Management of COPD (NICE Guideline)

Summary of NICE guidance on COPD treatment.

1. DIAGNOSIS AND ASSESSMENT

  • Consider diagnosis of COPD if: age >35 years, smoker/ex-smoker, no asthma symptoms and presenting with any of the below:
    – exertional breathlessness
    – chronic cough
    – regular sputum production
    – frequent winter 'bronchitis'
    – wheeze
    • Confirm presence and degree of airflow obstruction with post-bronchodilator spirometry (see Table 1)
    • Perform chest X-ray, FBC and calculate BMI
    • Also consider:
      – Level of disability (eg, breathlessness [use MRC dyspnoea scale], exercise limitation, frequency of exacerbations)
      – Other prognostic factors (eg, health status, PaO2, cor pulmonale)
      – Sputum culture; serial home peak flow measurements (to exclude asthma); ECG, serum natriuretic peptides and echocardiogram (if cardiac disease or pulmonary hypertension suspected); serum alpha-1 anti-trypsin (if deficiency suspected)
      – CT scan or TLCO (carbon monoxide lung transfer factor) testing if symptoms disproportionate to spirometric impairment
    Table 1: Severity of airflow obstruction where post-bronchodilator FEV1/FVC <0.7
    Severity of airflow obstruction Stage 1:
    Mild
    Stage 2:
    Moderate
    Stage 3:
    Severe
    Stage 4:
    Very severe
    FEV1 (% predicted) ≥80 + symptoms 50–79 39–49 < 50 + respiratory failure or < 30

    2. MANAGEMENT OF STABLE DISEASE

    INHALED TREATMENT

    Refer to the treatment algorithm at the top of this page.

    • Choose a drug based on symptomatic response, patient's preference and ability to use device, side-effects and potential to reduce exacerbations, and cost
    • Ensure patients receive devices they have been trained to use, eg by prescribing inhalers by brand
    • Assess effectiveness in terms of: lung function, symptoms, daily activities, exercise capacity and speed of symptom relief (short-acting bronchodilators only)
    • Consider nebuliser if distressing or disabling breathlessness despite maximal inhaled therapy; continue use only if condition improves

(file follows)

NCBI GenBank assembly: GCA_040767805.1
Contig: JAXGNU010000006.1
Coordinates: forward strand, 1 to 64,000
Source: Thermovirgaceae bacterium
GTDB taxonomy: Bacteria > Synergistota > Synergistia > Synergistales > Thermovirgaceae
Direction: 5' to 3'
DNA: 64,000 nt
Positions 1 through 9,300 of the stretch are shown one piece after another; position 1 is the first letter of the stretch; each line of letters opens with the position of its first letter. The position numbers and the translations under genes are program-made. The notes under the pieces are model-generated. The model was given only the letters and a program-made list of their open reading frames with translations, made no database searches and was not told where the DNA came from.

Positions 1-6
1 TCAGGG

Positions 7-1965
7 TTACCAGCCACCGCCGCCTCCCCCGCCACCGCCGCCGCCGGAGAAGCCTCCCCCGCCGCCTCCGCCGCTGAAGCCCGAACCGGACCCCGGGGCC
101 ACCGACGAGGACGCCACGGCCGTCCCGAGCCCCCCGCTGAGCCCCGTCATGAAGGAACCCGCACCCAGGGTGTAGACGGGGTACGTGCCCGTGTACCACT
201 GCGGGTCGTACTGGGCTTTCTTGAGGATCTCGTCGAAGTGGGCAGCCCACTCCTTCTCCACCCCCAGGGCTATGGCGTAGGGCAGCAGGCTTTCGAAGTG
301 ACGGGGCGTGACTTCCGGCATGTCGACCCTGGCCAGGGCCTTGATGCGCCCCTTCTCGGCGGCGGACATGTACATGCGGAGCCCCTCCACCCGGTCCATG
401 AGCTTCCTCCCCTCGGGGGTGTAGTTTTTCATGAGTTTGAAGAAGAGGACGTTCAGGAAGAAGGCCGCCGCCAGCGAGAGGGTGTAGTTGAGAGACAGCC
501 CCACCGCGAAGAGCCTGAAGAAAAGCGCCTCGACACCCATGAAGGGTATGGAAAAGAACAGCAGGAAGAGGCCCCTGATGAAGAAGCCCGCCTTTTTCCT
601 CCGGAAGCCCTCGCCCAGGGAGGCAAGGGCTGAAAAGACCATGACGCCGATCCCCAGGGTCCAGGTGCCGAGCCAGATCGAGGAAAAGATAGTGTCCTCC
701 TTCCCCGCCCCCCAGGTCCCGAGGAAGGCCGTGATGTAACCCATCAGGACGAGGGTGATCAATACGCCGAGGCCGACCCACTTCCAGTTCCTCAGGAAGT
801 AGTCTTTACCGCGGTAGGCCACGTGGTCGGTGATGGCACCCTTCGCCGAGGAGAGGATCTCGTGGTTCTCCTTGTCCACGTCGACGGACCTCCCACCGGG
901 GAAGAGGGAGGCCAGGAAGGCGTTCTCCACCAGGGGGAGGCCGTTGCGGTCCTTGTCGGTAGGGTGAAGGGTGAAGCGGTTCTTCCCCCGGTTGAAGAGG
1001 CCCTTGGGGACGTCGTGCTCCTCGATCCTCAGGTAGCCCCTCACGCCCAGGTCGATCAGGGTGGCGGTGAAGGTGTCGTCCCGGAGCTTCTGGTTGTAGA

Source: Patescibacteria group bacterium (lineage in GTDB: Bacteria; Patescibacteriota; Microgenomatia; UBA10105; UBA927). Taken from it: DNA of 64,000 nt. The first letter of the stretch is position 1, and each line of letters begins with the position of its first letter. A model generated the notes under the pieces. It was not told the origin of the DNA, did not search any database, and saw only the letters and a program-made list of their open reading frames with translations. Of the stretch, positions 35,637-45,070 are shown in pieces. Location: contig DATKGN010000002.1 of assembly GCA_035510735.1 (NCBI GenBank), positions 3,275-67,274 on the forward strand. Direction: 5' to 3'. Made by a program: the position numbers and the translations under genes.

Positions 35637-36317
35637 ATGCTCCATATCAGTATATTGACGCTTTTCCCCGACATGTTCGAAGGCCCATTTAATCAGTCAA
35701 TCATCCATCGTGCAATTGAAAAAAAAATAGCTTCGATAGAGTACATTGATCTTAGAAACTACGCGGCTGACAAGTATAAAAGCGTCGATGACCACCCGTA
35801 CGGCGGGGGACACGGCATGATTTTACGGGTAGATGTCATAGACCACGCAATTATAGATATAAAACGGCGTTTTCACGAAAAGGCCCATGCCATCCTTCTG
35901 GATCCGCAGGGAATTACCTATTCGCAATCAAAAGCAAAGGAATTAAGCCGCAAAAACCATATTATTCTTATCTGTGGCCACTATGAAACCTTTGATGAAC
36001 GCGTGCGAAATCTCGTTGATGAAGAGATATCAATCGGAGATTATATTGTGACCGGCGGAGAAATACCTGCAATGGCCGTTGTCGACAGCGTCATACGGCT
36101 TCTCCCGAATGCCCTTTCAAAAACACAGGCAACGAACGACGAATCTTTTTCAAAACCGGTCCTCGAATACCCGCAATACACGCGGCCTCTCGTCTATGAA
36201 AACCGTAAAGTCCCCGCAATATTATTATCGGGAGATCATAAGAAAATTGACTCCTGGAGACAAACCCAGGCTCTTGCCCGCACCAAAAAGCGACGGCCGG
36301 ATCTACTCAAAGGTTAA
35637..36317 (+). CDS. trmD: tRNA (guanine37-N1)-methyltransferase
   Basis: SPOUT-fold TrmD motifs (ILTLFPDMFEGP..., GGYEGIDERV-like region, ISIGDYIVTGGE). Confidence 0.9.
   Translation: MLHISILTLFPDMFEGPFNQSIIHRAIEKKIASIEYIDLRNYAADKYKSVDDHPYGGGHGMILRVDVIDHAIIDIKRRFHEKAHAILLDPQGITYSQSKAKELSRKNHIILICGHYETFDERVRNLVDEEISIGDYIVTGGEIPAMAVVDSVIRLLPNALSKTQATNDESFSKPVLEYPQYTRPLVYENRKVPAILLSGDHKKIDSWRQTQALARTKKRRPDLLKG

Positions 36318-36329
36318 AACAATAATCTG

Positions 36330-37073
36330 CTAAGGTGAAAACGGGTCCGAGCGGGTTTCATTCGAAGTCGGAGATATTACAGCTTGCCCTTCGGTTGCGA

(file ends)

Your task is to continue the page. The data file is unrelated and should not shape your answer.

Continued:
• Do not use oral corticosteroid reversibility tests to identify patients who will benefit from inhaled corticosteroids

    ORAL TREATMENT

    • Long-term oral corticosteroids – recommended only when these cannot be withdrawn in patients with advanced COPD following an exacerbation; keep dose as low as possible. Monitor patients for osteoporosis and prescribe appropriate prophylaxis; if >65 years, start prophylaxis without monitoring
    • Theophylline – consider if inhaled therapy cannot be used or if patient still symptomatic after trials of short-acting and long-acting bronchodilators (can be added to these). Assess effectiveness as for inhaled therapy; monitor plasma levels and interactions
    • Mucolytics – consider if chronic productive cough; continue use only if symptoms improve (do not use routinely to prevent exacerbations)
    • Prophylactic azithromycin - consider in patients who do not smoke but continue to have frequent or prolonged exacerbations with sputum production, or exacerbations resulting in hospitalisation, despite optimised inhaled therapy (before offering, ensure patient has had sputum culture, training in airway clearance techniques, thorax CT, ECG and LFTs); review after 3 months then every 6 months. Continue during exacerbations.
    • Roflumilast - see nice.org.uk/guidance/ta461

    OXYGEN THERAPY

    • Assess need for long-term oxygen therapy (LTOT) in patients with FEV1 <30% predicted, cyanosis, polycythaemia, peripheral oedema, raised JVP or O2 saturations ≤92% breathing air
    • Offer LTOT to patients with PaO2 < 7.3kPa when stable, or > 7.3kPa and < 8kpa when stable plus a secondary condition (eg, peripheral oedema, pulmonary hypertension, secondary polycythaemia) if they have stopped smoking